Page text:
The term "Taco Tuesday" is used in homes, school cafeterias and restaurants throughout the country. Therefore, some people have considered basketball superstar LeBron James' recent move to trademark it to be somewhat audacious.
As a business owner, you probably rely on nondisclosure agreements (NDAs) to help protect your intellectual property (IP). Well-drafted, strictly enforced NDAs are certainly a good first step.
When you think of The Andy Griffith Show, you can't help but hear the iconic whistled theme song in your head. Watching an episode of that series without the theme song just wouldn't feel right.
As a business owner, you have to trust your employees with your intellectual property (IP) for them to do their jobs. Nondisclosure agreements (NDAs) can outline what information the people who work for you are required to keep confidential. They can also help you take legal action against anyone who fails to protect your IP.
You've taken a multitude of steps to protect your company's intellectual property (IP). You have nondisclosure agreements in place. You've trained your employees on the risks of disclosing information to those not authorized to have it. However, your IP could still be at risk of theft by cybercriminals continue to target intellectual property.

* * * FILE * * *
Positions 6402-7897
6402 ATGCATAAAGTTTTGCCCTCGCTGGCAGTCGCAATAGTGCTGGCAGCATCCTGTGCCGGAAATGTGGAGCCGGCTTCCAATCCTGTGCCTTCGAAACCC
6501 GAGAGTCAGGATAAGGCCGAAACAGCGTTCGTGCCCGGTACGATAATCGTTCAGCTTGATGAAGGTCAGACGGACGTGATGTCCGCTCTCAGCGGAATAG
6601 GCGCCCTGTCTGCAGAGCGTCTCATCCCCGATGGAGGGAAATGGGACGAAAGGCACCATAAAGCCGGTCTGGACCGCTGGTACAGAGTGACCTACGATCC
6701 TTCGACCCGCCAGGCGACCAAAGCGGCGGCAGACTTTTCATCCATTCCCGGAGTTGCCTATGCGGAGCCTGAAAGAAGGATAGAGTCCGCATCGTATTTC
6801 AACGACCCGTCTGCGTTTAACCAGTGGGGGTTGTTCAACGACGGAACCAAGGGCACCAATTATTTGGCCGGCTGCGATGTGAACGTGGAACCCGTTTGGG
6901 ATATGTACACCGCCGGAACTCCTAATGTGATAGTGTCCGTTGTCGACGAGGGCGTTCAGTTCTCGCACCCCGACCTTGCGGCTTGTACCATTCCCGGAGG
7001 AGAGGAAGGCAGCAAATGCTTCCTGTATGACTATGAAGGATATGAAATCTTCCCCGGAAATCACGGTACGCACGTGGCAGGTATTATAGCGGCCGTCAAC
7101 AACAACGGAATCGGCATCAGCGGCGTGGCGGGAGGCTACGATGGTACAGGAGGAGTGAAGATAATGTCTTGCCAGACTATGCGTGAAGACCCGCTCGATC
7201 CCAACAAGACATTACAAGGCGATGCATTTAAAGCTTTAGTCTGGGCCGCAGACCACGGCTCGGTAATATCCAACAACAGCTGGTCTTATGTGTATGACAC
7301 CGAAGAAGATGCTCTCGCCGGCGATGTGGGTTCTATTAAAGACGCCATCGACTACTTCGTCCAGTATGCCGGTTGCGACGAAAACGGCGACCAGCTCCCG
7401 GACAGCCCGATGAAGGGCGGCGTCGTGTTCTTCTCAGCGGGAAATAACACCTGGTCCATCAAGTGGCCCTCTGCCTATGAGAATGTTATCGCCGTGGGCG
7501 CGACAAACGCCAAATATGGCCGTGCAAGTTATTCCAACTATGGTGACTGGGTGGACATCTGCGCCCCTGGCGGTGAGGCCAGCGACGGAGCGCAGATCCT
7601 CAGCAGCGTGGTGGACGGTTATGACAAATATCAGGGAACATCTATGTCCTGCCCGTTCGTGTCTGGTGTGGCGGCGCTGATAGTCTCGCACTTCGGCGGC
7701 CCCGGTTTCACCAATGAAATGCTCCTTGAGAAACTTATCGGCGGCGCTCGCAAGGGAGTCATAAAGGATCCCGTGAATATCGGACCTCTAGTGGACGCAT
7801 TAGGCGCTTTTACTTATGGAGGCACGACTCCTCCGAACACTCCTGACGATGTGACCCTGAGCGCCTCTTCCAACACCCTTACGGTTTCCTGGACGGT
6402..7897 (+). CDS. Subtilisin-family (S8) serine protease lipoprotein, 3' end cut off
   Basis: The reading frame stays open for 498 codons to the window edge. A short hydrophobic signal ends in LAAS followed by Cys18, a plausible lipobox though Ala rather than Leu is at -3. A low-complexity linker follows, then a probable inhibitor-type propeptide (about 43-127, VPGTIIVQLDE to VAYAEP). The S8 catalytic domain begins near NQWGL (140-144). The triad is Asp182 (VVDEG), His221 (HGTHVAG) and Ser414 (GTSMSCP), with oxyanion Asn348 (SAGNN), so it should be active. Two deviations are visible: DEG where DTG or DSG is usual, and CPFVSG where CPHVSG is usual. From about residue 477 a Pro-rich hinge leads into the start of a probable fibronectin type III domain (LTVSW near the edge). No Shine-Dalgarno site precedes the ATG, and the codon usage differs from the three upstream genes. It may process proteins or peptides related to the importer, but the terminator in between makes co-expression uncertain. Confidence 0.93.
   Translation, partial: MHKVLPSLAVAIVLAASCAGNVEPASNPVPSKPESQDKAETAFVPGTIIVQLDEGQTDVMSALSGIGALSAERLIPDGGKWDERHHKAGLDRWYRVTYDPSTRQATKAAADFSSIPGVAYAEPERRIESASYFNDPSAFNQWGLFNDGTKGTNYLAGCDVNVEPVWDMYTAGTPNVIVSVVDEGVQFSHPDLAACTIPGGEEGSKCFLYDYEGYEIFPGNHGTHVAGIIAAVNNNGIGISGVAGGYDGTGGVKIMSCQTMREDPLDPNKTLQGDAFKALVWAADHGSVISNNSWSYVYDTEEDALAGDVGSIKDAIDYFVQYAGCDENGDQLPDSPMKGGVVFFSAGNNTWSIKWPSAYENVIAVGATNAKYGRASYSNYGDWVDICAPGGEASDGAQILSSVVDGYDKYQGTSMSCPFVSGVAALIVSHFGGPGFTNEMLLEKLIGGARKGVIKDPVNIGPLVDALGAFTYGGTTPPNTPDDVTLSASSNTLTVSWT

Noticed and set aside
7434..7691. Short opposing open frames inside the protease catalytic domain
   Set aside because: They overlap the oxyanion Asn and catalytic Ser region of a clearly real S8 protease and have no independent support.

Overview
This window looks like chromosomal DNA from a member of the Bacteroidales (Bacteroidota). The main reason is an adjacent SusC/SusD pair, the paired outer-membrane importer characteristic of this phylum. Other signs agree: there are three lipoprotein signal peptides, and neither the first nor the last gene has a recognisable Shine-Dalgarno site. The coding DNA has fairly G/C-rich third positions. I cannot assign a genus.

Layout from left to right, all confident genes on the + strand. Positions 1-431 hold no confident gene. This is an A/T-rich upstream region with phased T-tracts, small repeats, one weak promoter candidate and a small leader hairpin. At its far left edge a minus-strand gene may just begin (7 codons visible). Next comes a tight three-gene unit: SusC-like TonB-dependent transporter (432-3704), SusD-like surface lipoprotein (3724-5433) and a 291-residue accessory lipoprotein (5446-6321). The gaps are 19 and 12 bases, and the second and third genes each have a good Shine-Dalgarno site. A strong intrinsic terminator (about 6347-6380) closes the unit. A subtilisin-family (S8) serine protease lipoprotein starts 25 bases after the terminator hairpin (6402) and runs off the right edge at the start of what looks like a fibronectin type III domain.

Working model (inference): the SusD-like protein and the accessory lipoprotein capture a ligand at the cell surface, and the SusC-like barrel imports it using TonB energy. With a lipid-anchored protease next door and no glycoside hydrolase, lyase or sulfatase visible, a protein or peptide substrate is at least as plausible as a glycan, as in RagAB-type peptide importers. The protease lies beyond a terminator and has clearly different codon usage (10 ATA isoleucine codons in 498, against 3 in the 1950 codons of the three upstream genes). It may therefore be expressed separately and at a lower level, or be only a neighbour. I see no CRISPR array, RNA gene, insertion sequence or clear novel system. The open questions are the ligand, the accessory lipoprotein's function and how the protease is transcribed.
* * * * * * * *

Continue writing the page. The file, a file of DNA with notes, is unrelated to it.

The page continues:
Peloton has become a premier name in home fitness in the seven years since it was founded. Its appeal isn't just its machines, like its stationary bikes, which sell for about $2,000. It's the classes you can watch on the machines as you work out for a $39 monthly membership fee.
Facebook is taking aim at four Chinese companies over their use of multiple websites designed to mimic Facebook's holdings.
Works that you create are your intellectual property. This can include things like songs, poems, books or choreography. If you have any of these, you might be interested in protecting them so that others can't just take them. Unfortunately, there might be times when there are people who do try to steal your works. In these cases, you will have to take steps to get them to stop using your intellectual property.
Have you ever heard someone say that they do not think intellectual property violations are all that important? It's just information, they say. They don't feel like someone should be able to own it or protect it the same way that they can a physical asset.
You could argue that intellectual property has never been as vulnerable as it is today and that much of the blame lies on the rise of the internet.